Black clergy convene to discuss the toll of COVID-19 and a way forward

The online convening sought to look at the many effects and possible solutions to the disproportionate impact of COVID-19 on communities of color.

Black Doctors COVID-19 Consortium

Flanked by fellow doctors, Dr. Ala Stanford, founder of the Black Doctors COVID-19 Consortium, speaks to reporters in the parking lot of the West Philadelphia Seventh-day Adventist Church. (Christopher Norris/WHYY)

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A group of clergy, health care professionals and city leaders came together online Wednesday evening to discuss how the coronavirus is affecting Philadelphia’s communities of color, and solutions for moving forward.

Organized by Black Clergy of Philadelphia and Vicinity, Forum Philly and the Pennsylvania Progressive Baptist Alliance, the webinar brought together experts working at the forefront of the city’s response to COVID-19 and spoke to the devastating impact the disease is having on Black residents in terms of physical health, mental wellness and resources.

“It’s important to frame this issue in a narrative that is rooted in structural racism,” said Dr. Sharrelle Barber, a professor of epidemiology and biostatistics at Drexel University. “We must name racism as a cause of poor health, because how we name a problem is inextricable from how we solve it,” she said, quoting former New York City commissioner of health Mary Bassett, who now is a professor at Harvard University.

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Doctors and clinicians spoke of the disproportionately high rates of infection and death in Philadelphia’s predominantly Black neighborhoods, where rates of COVID-19 are 23 percent higher than in the city overall. They also spoke of the mounting impacts of job loss, social isolation and uncertainty.

“I’ve seen a lot of my clients have increased anxiety, and even those persons who have not ever experienced anxiety are now at a higher sense of anxiety,” said Rev. Ann Colley, a minister and therapist.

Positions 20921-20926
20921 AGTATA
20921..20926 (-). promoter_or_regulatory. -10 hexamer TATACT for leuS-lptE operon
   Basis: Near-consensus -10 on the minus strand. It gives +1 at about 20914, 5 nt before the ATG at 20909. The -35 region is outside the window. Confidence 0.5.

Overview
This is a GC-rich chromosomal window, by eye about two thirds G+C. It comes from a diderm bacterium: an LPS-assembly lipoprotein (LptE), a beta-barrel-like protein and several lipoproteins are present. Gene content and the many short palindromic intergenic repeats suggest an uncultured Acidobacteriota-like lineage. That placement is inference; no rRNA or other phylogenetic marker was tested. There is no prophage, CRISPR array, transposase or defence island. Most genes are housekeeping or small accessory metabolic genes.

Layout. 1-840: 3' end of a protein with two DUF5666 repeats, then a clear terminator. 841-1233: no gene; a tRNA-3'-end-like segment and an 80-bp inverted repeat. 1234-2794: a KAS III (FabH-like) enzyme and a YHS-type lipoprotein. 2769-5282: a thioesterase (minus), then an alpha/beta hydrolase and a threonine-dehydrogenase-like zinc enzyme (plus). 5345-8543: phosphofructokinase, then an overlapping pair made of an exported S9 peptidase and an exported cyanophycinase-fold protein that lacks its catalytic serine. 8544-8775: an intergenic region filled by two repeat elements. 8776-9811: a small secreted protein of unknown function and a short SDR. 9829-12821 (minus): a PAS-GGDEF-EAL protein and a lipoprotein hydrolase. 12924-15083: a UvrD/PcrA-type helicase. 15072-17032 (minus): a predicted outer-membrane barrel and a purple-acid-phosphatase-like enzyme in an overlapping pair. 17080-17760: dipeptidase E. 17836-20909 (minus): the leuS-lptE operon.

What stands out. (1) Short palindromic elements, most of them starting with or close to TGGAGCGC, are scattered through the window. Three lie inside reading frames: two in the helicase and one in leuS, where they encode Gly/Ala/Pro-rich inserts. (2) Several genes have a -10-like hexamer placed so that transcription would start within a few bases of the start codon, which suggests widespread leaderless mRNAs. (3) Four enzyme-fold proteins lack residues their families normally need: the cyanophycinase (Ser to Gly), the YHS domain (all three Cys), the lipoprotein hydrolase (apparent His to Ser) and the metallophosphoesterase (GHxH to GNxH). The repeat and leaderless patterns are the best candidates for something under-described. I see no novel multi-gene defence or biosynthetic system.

“It’s going to be very important that we put a substantial amount of resources behind mental health in organizations and associations that are culturally competent,” Colley said to map a way forward for communities of color struggling under months of dealing with the virus.

In the meantime, she stressed exercise, limiting time spent looking at news and social media, and maintaining regular relationships.

“Social distancing does not mean social isolation,” Colley said.

Many of those who spoke stressed finding solutions after months of grim and devastating events.

“Our members are dying,” said Salima Pace, a leader within local 1199C, a union representing hospital and health care employees, many of whom have become infected in the course of their work. “This is beyond a labor-management issue, this is a humanity Issue,” Pace said.

Clergy members described steps they’d taken to protect their congregations, including voluntarily closing churches to prevent viral spread.

Rev. Marshall Mitchell of Salem Baptist Church described how the Black Doctors COVID-19 Consortium came together to bring free testing to people in Black communities.

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“We’ve done ministry in the world,” Mitchell said, noting that the federal government had failed to adequately equip communities in Philadelphia. “For African Americans, we simply could not wait.”

Mitchell said the growing number of burials is one indication to the clergy of how severe the pandemic is in the city.

“We were doing so many funerals,” he said, noting that at one point he was presiding over one of 10 services taking place simultaneously at the same cemetery.

Elected leaders from the city, state and congressional delegation spoke of the coming hardship from reduced budgets and an economy in a deep recession. Some expressed reserved optimism that the pandemic might create opportunities for reforms, but would be difficult to make a reality.

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